Saturday, September 8, 2012

Self Improvement: Be The "You" You Want To Be, Today

by Sarah
Pittsburgh has an amusement park called Kennywood. It's actually where Adventureland was filmed.  Any Pittsburgh native visits the park every summer to catch a thrill on a rollercoaster, take their kids to experience what they experienced as a child, eat Potato Patch cheese fries, or to just kindle old memories of their own childhood. This year, time only allowed me to go once, but I had a great time. While I was standing in line for one of the rides, I heard an advertisement somewhere within the background chatter that said, "Make new memories." It was just a marketing ploy for the amusement park, but it really inspired me to get more active in "making new memories", as opposed to remembering old ones. The time is now, right? 

It made me realize that even though I might have been at Kennywood on this day because I have some of the best memories of being in that park as a kid, I had the opportunity to make an equally rich new memory. 

We often don't think of current moments as being memories, because we don't exactly know how they will pan out yet, but they are worth investing in. It's worth it to look at what you're doing right now because one day it will be a memory: it will be a soothing memory or one that makes you cringe (we can all probably think of a few moments that make us cringe- like an awkward first date.) Either way, it shouldn't be something you sleep through. 

Every moment is an opportunity of some sort.  You are alive, you are breathing, and you are creating new memories.  It's so vital to realize that tomorrow's aren't guaranteed, so you need to be making memories.  Everything that you want to be in this life, you need to do it now. Start investing in the only thing you have to work with: right now. This piece of information is literally so vital, but we often forget about it.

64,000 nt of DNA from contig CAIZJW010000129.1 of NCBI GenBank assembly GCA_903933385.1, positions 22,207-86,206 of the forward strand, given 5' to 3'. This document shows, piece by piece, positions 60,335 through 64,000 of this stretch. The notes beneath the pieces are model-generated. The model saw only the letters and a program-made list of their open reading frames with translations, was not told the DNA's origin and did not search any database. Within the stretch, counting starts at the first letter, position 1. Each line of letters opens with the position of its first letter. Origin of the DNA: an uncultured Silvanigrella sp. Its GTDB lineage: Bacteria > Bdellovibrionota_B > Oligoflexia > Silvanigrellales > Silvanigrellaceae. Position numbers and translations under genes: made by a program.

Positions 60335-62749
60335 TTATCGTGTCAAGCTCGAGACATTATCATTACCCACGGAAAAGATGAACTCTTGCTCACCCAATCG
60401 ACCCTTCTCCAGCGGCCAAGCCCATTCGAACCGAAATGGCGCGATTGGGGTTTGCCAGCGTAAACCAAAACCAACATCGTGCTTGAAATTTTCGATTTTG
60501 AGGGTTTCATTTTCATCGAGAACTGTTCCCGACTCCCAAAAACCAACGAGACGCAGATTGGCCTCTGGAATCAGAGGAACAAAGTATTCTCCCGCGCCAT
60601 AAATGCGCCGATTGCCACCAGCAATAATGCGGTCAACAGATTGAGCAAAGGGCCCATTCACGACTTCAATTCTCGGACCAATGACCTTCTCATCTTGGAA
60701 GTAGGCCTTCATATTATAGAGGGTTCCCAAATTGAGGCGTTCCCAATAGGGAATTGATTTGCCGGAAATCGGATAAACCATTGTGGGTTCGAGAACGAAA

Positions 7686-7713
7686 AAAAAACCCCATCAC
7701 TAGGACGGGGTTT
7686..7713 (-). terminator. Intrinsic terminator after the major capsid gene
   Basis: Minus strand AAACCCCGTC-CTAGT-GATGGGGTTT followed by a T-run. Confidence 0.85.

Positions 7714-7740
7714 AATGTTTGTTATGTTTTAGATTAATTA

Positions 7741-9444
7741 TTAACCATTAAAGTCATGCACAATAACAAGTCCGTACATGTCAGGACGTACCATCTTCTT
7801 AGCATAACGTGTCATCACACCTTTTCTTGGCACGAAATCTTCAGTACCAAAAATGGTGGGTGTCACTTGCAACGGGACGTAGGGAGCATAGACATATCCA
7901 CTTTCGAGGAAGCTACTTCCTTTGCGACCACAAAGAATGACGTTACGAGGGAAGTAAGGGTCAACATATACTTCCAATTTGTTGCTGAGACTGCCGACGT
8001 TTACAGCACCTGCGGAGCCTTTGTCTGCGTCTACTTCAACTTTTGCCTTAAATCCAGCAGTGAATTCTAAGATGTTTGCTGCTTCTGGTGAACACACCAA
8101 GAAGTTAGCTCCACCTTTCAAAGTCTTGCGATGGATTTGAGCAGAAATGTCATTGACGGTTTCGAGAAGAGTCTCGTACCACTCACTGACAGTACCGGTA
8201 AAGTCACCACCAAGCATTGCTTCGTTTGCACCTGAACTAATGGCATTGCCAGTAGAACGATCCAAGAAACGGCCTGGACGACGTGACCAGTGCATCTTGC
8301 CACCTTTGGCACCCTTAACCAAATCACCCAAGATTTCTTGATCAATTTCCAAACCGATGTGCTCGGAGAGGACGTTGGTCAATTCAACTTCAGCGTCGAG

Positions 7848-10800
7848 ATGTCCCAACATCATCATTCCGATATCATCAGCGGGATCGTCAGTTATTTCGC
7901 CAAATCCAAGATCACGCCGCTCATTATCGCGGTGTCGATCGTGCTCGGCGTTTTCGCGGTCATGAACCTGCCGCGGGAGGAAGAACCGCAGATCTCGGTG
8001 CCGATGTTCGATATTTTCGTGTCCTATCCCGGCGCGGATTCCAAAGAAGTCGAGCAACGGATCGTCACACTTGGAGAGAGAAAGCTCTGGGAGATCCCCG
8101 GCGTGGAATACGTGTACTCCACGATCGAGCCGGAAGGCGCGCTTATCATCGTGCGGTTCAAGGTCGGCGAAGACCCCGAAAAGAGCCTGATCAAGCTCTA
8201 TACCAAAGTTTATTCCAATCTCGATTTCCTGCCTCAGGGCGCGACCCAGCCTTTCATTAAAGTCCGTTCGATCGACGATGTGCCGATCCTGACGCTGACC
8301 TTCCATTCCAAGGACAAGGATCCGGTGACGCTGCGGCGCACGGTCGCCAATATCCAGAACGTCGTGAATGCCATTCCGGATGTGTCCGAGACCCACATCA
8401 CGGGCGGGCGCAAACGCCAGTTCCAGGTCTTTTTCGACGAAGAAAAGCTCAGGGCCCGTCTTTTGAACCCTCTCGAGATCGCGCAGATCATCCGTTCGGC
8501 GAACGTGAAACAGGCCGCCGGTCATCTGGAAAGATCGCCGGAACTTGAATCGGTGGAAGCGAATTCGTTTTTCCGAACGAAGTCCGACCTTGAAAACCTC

This is something that I sometimes catch myself struggling with.  I try to live in the present moment, but I'm a thinker.  I love to think.  I tend to remember memories that are over and done with sometimes and it brings a dark cloud over new territory: the present moment.  These don't even need to be bad memories; they can be memories of when I remember (note how I say remember) myself being better than I might be currently. For instance, I'll think, when I was 120 pounds, my life was SO much better. Or, when I had that other job, my life was SO much better. I even take it forward and think, "Once I get some new Apple product, my life and my blog will be so much better." I have to literally pull my head out of the clouds in order to think, "Oh, wait, my little life is amazing now." 

Memories that deteriorate the present moment are literally like subjecting your skin to a skin eating disease. Thoughts that make you think you aren't good enough yet to fully experience the now are just as destructive. So, any thoughts that take away from you projecting yourself forward in life with what you have are what are false and unnecessary.  If you notice, nostalgia never makes you feel immobilized in any way. Nostalgic memories encourage and inspire you to do things that you once loved or made you feel loved. But, painful or false memories supported by a fearful ego (like when I mentioned the "my life was so much better when I had that other job" faux-memory) do nothing but make you probably don't have it in you to make new memories, right? 

Being the best you is about being the best you can be mentally, in the present moment. Being the best you is an inside job. You can start today, even if you don't think you have everything you need. Despite what the thoughts and memories we discussed above might tell you, you do have what you need. Just start being that person you dream of being, today

Photo Credit: Pinterest/Pics and Quotes

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